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From: SourceForge.net <noreply@so...>  20030519 22:13:42

Bugs item #740134, was opened at 20030519 18:13 Message generated for change (Tracker Item Submitted) made by Item Submitter You can respond by visiting: https://sourceforge.net/tracker/?func=detail&atid=104933&aid=740134&group_id=4933 Category: None Group: None Status: Open Resolution: None Priority: 5 Submitted By: Stavros Macrakis (macrakis) Assigned to: Nobody/Anonymous (nobody) Summary: sum evals first argument inconsistently Initial Comment: Consider foo: i^2; sum('foo,i,0,2) => 3*foo (correct) sum(foo,i,0,2) => 3*i^2 WRONG sum(foo,i,0,n) => 'sum(i^2,i,0,n) (correct) In the case where upperlimitlowerlimit is a known integer, simpsum is checking whether foo is free of i *before* evaluating foo. I believe the correct way to handle this case is as follows: First evaluate foo with i bound to itself, and check if that result is free of i. If so, return the product. If not, *substitute* (don't evaluate) i=lowerlimit, i=lowerlimit+1, etc. This means that sum(print(i),i,1,2) would print "i", and not "1 2". That makes it consistent with Integrate: integrate('foo,i,0,2) => 2*foo (correct) integrate(foo,i,0,2) => 8/3 (correct) integrate(foo,i,0,n) => n^3/3 (correct) It also makes it consistent with Integrate in the presence of sideeffects: integrate(print(i),i,0,1) prints i sum(print(i),i,0,1) currently prints 0 1 but in this proposal would print i It is true that it would also create some funny situations. Currently, sum(integrate(x^i,x),i,0,2) evaluates correctly to x+x^2/2+x^3/3. Under this proposal, it would also evaluate *correctly*, but would first ask whether i+1 is zero or nonzero. Unless, that is, simpsum binds i to be an integer and to have a value >=lowerlimit and <=upperlimit (which is a sensible thing to do anyway). Now consider sum(integrate(1/(x^i+1),i),i,0,1) This currently correctly evaluates to x/2+log(x+1). Under the proposal, however, it would evaluate to a sum of noun forms, since the integral does not exist in closed form. I think we can live with that; an ev (...,integrate) takes care of it. But I still like the proposal. After all, if you set the result of the integration expression above to a temporary variable (which seems like a sensible thing to do), you will run into the original bad behavior.  You can respond by visiting: https://sourceforge.net/tracker/?func=detail&atid=104933&aid=740134&group_id=4933 
From: SourceForge.net <noreply@so...>  20030712 20:05:21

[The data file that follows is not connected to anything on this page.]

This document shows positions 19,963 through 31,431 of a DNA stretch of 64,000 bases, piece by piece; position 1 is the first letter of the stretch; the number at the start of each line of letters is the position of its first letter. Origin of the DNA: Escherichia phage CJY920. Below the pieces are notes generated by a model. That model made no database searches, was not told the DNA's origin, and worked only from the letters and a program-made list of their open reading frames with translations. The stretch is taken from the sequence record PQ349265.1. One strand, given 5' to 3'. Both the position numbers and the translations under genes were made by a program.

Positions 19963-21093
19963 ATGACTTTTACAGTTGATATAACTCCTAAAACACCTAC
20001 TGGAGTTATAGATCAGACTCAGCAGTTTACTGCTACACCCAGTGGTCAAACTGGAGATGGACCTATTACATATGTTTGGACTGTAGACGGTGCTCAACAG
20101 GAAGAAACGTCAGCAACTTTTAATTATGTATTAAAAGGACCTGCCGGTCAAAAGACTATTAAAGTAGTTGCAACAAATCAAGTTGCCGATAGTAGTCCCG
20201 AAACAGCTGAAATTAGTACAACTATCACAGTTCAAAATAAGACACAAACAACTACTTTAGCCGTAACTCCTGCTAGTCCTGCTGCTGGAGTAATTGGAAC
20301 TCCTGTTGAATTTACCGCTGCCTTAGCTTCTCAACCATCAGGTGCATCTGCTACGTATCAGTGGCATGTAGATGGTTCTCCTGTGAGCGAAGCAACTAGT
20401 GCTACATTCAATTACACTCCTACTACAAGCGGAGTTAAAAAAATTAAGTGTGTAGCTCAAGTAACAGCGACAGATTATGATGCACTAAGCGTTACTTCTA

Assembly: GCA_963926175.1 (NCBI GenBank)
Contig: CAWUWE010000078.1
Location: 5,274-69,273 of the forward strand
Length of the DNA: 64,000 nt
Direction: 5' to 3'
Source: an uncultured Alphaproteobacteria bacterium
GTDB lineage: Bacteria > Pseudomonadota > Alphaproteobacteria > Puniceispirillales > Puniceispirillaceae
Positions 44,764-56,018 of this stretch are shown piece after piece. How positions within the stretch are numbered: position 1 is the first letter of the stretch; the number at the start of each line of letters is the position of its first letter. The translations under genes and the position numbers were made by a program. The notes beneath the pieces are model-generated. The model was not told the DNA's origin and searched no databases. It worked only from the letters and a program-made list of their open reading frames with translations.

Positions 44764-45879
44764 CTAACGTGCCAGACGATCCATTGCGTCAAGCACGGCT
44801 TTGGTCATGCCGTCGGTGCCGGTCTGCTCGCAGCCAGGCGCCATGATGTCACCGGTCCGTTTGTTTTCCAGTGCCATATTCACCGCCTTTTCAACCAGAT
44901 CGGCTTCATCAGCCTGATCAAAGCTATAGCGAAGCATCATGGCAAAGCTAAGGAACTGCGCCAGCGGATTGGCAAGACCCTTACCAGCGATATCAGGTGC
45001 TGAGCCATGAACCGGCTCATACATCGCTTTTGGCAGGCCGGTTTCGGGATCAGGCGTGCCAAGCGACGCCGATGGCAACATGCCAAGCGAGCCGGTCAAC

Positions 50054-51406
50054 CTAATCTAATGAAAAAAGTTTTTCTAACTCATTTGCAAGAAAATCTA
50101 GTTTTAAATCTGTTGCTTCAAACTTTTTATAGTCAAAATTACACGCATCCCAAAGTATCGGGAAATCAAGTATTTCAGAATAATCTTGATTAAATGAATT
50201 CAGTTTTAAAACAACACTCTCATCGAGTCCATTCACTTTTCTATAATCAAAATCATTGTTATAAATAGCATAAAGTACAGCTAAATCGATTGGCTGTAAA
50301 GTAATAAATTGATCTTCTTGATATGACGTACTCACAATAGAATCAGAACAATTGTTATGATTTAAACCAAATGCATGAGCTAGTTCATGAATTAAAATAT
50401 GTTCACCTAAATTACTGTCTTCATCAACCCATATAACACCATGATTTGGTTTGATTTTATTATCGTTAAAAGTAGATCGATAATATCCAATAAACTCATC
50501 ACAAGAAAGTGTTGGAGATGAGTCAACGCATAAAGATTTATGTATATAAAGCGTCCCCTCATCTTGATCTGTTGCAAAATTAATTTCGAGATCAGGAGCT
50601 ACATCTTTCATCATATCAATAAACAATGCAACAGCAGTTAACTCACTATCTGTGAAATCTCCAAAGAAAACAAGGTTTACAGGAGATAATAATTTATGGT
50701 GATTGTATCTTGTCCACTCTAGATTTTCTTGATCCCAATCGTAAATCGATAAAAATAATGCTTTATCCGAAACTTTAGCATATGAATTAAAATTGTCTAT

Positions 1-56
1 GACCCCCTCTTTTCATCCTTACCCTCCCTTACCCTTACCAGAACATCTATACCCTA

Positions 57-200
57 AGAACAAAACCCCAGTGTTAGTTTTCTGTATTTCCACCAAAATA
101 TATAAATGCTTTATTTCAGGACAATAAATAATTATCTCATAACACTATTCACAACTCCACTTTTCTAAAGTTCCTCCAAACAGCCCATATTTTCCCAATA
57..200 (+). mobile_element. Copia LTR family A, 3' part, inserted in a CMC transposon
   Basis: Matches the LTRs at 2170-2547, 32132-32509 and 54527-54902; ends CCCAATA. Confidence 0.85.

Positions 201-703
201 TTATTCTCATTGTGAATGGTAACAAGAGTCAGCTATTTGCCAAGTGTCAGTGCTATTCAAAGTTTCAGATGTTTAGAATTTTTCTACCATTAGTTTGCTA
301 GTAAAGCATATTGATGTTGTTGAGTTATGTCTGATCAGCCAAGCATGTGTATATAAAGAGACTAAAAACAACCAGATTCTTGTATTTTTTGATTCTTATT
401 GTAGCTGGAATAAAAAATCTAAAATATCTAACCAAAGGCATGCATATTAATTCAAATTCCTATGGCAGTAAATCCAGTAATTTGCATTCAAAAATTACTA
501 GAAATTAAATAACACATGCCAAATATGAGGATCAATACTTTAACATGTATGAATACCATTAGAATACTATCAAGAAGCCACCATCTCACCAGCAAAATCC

Bugs item #740134, was opened at 20030519 18:13 Message generated for change (Comment added) made by macrakis You can respond by visiting: https://sourceforge.net/tracker/?func=detail&atid=104933&aid=740134&group_id=4933 Category: None Group: None Status: Open Resolution: None Priority: 5 Submitted By: Stavros Macrakis (macrakis) Assigned to: Nobody/Anonymous (nobody) Summary: sum evals first argument inconsistently Initial Comment: Consider foo: i^2; sum('foo,i,0,2) => 3*foo (correct) sum(foo,i,0,2) => 3*i^2 WRONG sum(foo,i,0,n) => 'sum(i^2,i,0,n) (correct) In the case where upperlimitlowerlimit is a known integer, simpsum is checking whether foo is free of i *before* evaluating foo. I believe the correct way to handle this case is as follows: First evaluate foo with i bound to itself, and check if that result is free of i. If so, return the product. If not, *substitute* (don't evaluate) i=lowerlimit, i=lowerlimit+1, etc. This means that sum(print(i),i,1,2) would print "i", and not "1 2". That makes it consistent with Integrate: integrate('foo,i,0,2) => 2*foo (correct) integrate(foo,i,0,2) => 8/3 (correct) integrate(foo,i,0,n) => n^3/3 (correct) It also makes it consistent with Integrate in the presence of sideeffects: integrate(print(i),i,0,1) prints i sum(print(i),i,0,1) currently prints 0 1 but in this proposal would print i It is true that it would also create some funny situations. Currently, sum(integrate(x^i,x),i,0,2) evaluates correctly to x+x^2/2+x^3/3. Under this proposal, it would also evaluate *correctly*, but would first ask whether i+1 is zero or nonzero. Unless, that is, simpsum binds i to be an integer and to have a value >=lowerlimit and <=upperlimit (which is a sensible thing to do anyway). Now consider sum(integrate(1/(x^i+1),i),i,0,1) This currently correctly evaluates to x/2+log(x+1). Under the proposal, however, it would evaluate to a sum of noun forms, since the integral does not exist in closed form. I think we can live with that; an ev (...,integrate) takes care of it. But I still like the proposal. After all, if you set the result of the integration expression above to a temporary variable (which seems like a sensible thing to do), you will run into the original bad behavior.  >Comment By: Stavros Macrakis (macrakis) Date: 20030712 16:05 Message: Logged In: YES user_id=588346 More problems with the interaction between sumevaluation and hash arrays: (C1) f[i](x):=x^i$ (C2) g[i](x):=x^i$ (C3) h[i](x):=x^i$ (C4) f[i]; (D4) LAMBDA([x],x^i) (C5) g[i](t); (D5) t^i /* fine so far */ (C6) sum(f[i](x),i,0,n); (D6) 'SUM(LAMBDA([x],x^i)(x),i,0,n) /* oops, why are we seeing the lambda form here? This is some sort of partial evaluation.... */ (C7) sum(g[i](x),i,0,n); (D7) 'SUM(LAMBDA([x],x^i)(x),i,0,n) /* and here */ (C8) sum(h[i](x),i,0,n); (D8) 'SUM(h[i](x),i,0,n) /* but here we're not getting h[i] to evaluate at all, which is consistent with other cases, e.g.: */ (C9) sum(integrate(x^i,x),i,0,n); (D9) 'SUM(INTEGRATE(x^i,x),i,0,n);  You can respond by visiting: https://sourceforge.net/tracker/?func=detail&atid=104933&aid=740134&group_id=4933